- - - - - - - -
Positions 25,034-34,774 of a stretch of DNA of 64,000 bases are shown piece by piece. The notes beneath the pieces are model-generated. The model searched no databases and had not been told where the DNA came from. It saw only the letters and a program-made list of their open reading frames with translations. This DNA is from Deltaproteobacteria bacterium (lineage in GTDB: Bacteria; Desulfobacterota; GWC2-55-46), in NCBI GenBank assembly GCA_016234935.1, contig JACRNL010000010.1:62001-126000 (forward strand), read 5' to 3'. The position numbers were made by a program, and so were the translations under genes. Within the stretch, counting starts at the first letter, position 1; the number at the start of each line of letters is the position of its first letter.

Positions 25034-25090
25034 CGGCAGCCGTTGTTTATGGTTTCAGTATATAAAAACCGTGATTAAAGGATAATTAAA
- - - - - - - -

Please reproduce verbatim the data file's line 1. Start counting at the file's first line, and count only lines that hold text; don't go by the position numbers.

Positions 25,034-34,774 of a stretch of DNA of 64,000 bases are shown piece by piece. The notes beneath the pieces are model-generated. The model searched no databases and had not been told where the DNA came from. It saw only the letters and a program-made list of their open reading frames with translations. This DNA is from Deltaproteobacteria bacterium (lineage in GTDB: Bacteria; Desulfobacterota; GWC2-55-46), in NCBI GenBank assembly GCA_016234935.1, contig JACRNL010000010.1:62001-126000 (forward strand), read 5' to 3'. The position numbers were made by a program, and so were the translations under genes. Within the stretch, counting starts at the first letter, position 1; the number at the start of each line of letters is the position of its first letter.